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The Buzz in Ukraine: Interview with Serhiy Piontkovsky of Baker McKenzie

The Buzz in Ukraine: Interview with Serhiy Piontkovsky of Baker McKenzie

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The conflict in the east of the country that began in 2014 is not the only thing plaguing Ukraine. After the fall of the pro-Russian regime in the wake of the Euromaidan revolution, the independent National Anti-Corruption Bureau of Ukraine was established to tackle the issue of corruption in the country.

Nonetheless, Serhiy Piontkovsky, Partner at Baker McKenzie in Kyiv, reports that, “there was recently a big setback in our fight against corruption. About a month ago the Constitutional Court of Ukraine decided that the appointment of the Chairman of the National Anti-Corruption Bureau was unconstitutional. The chairman was appointed by decree of the previous president, Petro Poroshenko. Since there is no explicit provision in our constitution granting the president such a prerogative, the court concluded that the president had acted without authority in this matter.” According to Piontkovsky, “this decision represents a huge blow to the anti-corruption authorities in Ukraine.” 

The instability of the Anti-Corruption Bureau was also noticed by the International Monetary Fund, as, according to Piontkovsky, “one of the major elements of Ukraine’s agreement with the fund is the reform of our anti-corruption sector.” Thus, he says, “because of the Constitutional Court’s decision, the whole arrangement with the IMF is at stake. It is unclear at this moment if the fund will continue to provide financing for our country.” 

In other areas, Ukraine’s political system seems to be functioning well, and, Piontkovsky says, “in a month or so, we will have municipal elections throughout Ukraine.” Unsurprisingly, he says, “the political campaign is well underway.” 

On the topic of legislation, Piontkovsky says that, “there are several important updates worth mentioning. First of all, anti-BEPS measures will be added to the Tax Code of Ukraine. In the future, every Ukrainian individual or legal entity which owns a Controlled Foreign Company will be required to declare its income. Should the annual turnover of said company exceed EUR 2 million, the owner in Ukraine will have to pay 18% Personal Income Tax and 1.5% military tax, even when no dividends were paid out.” According to him, “in order to facilitate this process, Ukraine has committed to join the Common Reporting Standard for Automatic Exchange of Information by the end of the year.”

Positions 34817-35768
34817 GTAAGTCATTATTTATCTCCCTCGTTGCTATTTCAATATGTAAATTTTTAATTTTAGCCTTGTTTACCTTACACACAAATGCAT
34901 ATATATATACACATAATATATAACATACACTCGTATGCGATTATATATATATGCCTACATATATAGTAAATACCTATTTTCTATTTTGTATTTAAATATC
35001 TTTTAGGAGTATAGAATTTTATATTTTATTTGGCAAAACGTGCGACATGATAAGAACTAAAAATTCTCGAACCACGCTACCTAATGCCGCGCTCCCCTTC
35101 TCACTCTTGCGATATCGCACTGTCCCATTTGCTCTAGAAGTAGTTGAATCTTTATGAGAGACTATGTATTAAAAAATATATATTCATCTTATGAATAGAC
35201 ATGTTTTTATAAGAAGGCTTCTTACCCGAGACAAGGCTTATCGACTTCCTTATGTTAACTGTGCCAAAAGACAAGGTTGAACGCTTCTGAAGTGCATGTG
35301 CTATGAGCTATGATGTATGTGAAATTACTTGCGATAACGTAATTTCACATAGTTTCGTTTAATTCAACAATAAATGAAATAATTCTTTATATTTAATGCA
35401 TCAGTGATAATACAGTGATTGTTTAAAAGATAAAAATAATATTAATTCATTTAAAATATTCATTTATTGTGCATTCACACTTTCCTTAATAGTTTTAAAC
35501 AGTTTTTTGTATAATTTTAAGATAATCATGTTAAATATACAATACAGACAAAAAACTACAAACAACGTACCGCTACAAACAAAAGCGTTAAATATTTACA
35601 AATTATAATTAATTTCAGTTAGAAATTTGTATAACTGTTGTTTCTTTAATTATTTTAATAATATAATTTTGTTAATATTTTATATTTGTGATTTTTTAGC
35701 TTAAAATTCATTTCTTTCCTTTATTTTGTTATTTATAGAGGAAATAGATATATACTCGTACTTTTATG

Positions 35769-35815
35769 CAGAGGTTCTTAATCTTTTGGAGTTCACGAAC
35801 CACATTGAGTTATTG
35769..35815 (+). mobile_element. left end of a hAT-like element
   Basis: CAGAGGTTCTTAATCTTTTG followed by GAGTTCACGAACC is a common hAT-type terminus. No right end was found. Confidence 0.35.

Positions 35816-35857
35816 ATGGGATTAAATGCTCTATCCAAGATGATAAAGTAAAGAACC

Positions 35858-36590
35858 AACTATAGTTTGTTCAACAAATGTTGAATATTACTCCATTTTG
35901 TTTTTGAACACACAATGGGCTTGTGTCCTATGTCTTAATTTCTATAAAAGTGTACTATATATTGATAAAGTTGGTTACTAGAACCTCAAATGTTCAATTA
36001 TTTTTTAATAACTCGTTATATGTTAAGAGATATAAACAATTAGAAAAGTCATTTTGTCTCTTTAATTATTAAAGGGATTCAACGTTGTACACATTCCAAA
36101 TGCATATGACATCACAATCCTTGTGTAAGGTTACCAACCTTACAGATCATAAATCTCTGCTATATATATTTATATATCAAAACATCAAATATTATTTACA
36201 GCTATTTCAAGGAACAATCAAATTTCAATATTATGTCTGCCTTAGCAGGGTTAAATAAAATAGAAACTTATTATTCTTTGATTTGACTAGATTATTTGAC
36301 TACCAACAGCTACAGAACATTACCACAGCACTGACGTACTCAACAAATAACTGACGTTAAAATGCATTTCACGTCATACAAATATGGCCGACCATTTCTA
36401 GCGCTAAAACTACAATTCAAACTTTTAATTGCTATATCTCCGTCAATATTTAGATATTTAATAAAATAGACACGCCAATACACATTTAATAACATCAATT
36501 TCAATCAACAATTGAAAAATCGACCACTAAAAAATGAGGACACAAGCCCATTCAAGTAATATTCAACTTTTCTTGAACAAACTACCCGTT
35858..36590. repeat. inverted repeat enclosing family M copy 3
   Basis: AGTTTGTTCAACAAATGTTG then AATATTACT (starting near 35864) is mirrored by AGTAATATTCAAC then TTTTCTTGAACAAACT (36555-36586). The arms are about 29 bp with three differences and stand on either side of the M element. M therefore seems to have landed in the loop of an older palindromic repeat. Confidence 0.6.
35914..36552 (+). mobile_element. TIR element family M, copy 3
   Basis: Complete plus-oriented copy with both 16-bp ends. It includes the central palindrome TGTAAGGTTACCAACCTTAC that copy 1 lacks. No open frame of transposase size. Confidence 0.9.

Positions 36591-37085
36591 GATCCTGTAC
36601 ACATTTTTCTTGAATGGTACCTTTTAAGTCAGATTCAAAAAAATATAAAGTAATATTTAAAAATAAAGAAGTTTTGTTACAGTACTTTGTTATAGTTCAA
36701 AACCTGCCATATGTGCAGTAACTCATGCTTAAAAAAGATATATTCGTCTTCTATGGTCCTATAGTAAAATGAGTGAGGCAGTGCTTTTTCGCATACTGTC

“Another new part of our tax system under development is the Tax Amnesty Law, which is still in a draft version,” Piontkovsky says. “If the law gets passed, individuals doing business in the grey economy would be pardoned for tax offenses and would henceforth have to pay between 2.5-10% Personal Income Tax.” He’s aware this may not succeed, of course. “Historically speaking,” he says, “out of all countries which passed tax amnesty laws, only a few have been successful. There was some debate over the prudence of implementing such a law in our country, but people mostly perceive it as a positive thing.” 

“Second, important changes were made concerning the regulation of farmland ownership,” he continues. “The parliament recently lifted the ban on sale of agricultural land after more than twenty years. From July 2021, companies and individuals from Ukraine will be able to start acquiring land, but only up to 10,000 hectares.” He counts himself among the supporters of the new rule. “I believe this is a very good thing, since it will help develop agriculture business and attract domestic investments in the sector.” Even under this new rule, he says, “foreigners will still be banned from buying land in Ukraine.” 

Recent legislative changes are aimed at bringing money into and keeping more in Ukraine, and Piontkovsky points, as interesting example, to the new Law on Gambling Business. “Back in 2009,” he says, “the Ukrainian government banned all gambling in Ukraine, which simply went underground. The new law is designed to legalize and strictly regulate the industry.” As a result, he says, “casinos will only be allowed in 5-star hotels, and gambling licenses – which will cost USD 10 million for a 5-year period – will be quite expensive.” Nonetheless, he says, “despite the restrictions, a number of foreign companies, including the Shangri-La Group, are eager to invest in the sector.” 

Despite the COVID-19 crisis, there are still some major deals in the pipeline. “The main two types of deals right now are concessions and privatizations,” Piontkovsky says. “The most important concession deals pertain to two port terminals – one in Mykolaiv and the other on the Black Sea. In addition, the state is in the process of privatizing several state-owned hotels and chemical and mining companies, as well as distilleries.”

Ukraine Knowledge Partner

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